By Donna Baldwin


With the popularity of today’s Indian art markets here in the Southwest, it is interesting to look back at the development of Indian art markets in general, as well as our very own Prescott Indian Art Market (PIAM).


In the late 1800’s trading posts scattered around Indian reservations in the Southwest became the primary contact between Indians and whites. The traders exchanged merchandise and food for rugs, jewelry and other handicrafts. The blankets, especially, became popular among the whites because of their high quality.


With the arrival of the railroad in the West came meager passenger dining facilities at stops along the route. Thanks to the Fred Harvey Company, these eventually evolved into efficient and high-quality dining rooms. Travelers getting off the trains were interested in taking home items as a remembrance of their trip West, so Indians would gather alongside the tracks to sell their wares. Later when the Harvey Company opened hotels at a number of these railroad stops, gift shops selling Indian wares were incorporated into them. Perhaps one of the most noted of these gift shops was the Hopi House at the Grand Canyon, opened in 1905 and still operating today.


Quite likely the first organized Indian art market was in Santa Fe, New Mexico. The market there was organized in 1922 as part of a fiesta sponsored by the Museum of New Mexico; it continues to this day. The primary art forms at that first market were Pueblo pottery, Navajo textiles and Pueblo easel-style paintings.


Our own PIAM began at the Sharlot Hall Museum in 1998 at the request of then- Director, Richard Simms. Dr. Sandy Lynch, Curator of Anthropology at the museum, was tasked with organizing an Indian art market because of her knowledge of the art as well as her numerous contacts among the Navajo and other Southwest tribes. The spacious grounds of the museum, with its signature rose garden, provided the perfect backdrop for an outdoor market.


The first market was held on October 24th and 25th, 1998 and featured over 50 artists from Arizona, California, Oklahoma and New Mexico. In order to assure that only authentic, high-quality items produced by Native Americans were sold, it was decided that each exhibitor’s work would have to be approved by an all Native American jury. Later, exhibitors also were required to provide proof of membership in an official Native American tribe. Arts represented at the first market included paintings, sculpture, pottery, jewelry, metalsmithing and traditional crafts of basket- and moccasin-making. Also popular were demonstrations by artists showing how they made their wares.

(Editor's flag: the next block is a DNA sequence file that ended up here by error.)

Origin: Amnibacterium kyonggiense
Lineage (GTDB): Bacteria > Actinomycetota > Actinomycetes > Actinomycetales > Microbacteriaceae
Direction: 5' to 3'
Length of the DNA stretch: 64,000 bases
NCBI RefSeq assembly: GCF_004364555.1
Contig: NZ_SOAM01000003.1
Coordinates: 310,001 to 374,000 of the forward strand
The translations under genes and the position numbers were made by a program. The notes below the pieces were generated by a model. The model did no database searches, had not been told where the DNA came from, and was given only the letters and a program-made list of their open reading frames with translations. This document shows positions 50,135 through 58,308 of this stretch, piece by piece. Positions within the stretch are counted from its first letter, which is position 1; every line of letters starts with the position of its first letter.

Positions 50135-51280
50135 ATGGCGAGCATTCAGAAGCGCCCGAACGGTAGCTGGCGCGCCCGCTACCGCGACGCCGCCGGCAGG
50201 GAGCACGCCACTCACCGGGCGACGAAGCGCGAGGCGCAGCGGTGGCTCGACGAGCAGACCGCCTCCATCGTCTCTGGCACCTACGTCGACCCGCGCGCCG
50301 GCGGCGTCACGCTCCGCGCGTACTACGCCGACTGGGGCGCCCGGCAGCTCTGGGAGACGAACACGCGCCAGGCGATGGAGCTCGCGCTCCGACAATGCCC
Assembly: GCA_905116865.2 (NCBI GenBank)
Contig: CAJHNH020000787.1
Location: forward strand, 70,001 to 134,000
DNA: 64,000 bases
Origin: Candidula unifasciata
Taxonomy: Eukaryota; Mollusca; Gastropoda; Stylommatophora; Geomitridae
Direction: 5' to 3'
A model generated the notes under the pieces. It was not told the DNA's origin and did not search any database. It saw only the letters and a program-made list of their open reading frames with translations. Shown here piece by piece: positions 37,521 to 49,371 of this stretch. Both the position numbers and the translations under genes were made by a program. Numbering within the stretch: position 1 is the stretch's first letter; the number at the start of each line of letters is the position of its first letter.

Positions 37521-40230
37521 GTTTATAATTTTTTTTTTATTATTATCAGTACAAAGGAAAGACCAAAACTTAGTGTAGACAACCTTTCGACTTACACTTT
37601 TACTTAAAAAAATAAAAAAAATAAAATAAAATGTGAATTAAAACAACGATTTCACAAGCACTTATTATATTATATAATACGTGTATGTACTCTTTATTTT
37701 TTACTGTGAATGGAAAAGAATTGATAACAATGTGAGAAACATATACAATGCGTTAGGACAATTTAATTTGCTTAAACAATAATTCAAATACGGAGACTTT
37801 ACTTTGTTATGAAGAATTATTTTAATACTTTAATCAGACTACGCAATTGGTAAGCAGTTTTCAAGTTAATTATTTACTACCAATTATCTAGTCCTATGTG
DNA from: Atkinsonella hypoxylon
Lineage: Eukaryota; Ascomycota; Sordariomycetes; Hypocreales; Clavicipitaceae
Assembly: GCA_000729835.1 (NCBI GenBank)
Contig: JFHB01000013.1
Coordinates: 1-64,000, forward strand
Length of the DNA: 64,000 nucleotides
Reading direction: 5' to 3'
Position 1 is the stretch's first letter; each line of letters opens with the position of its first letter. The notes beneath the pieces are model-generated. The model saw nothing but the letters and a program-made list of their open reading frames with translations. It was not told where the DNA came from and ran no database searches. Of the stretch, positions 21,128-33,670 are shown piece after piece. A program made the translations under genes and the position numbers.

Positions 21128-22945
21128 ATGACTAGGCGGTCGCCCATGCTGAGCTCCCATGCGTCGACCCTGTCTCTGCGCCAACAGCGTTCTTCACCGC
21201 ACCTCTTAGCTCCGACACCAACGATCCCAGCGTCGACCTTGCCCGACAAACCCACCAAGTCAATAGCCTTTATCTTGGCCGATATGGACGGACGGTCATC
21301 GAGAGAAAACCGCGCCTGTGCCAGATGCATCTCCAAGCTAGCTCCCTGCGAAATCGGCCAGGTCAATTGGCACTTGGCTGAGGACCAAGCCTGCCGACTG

A highlight of that first market was a Featured Artist, an exhibitor whose outstanding work would be used as a unique design to promote the market. The design would also be on a T-shirt to be sold at the market. This has become a popular feature for each succeeding market.


Another attraction of the first market was entertainment provided by Native American musicians and dance groups. Fry bread, a popular Navajo food, provided a tasty treat for market visitors. Both these attractions continue today.


That first market was so successful that it became a yearly event and now celebrates its 25th anniversary. Dr. Sandy Lynch was coordinator of the market from its beginning in 1998 until her retirement in 2017.

The 25th annual Prescott Indian Art Market is to be held September 16 and 17, 2023 at the Sharlot Hall Museum. This year’s market is dedicated to the memory of Dr. Sandy Lynch, who passed away in July of this year.

“Days Past” is a collaborative project of the Sharlot Hall Museum and the Prescott Corral of Westerners International ( This and other Days Past articles are also available at The public is encouraged to submit proposed articles and inquiries to Please contact SHM Research Center reference desk at 928-277-2003, or via email at for information or assistance with photo requests.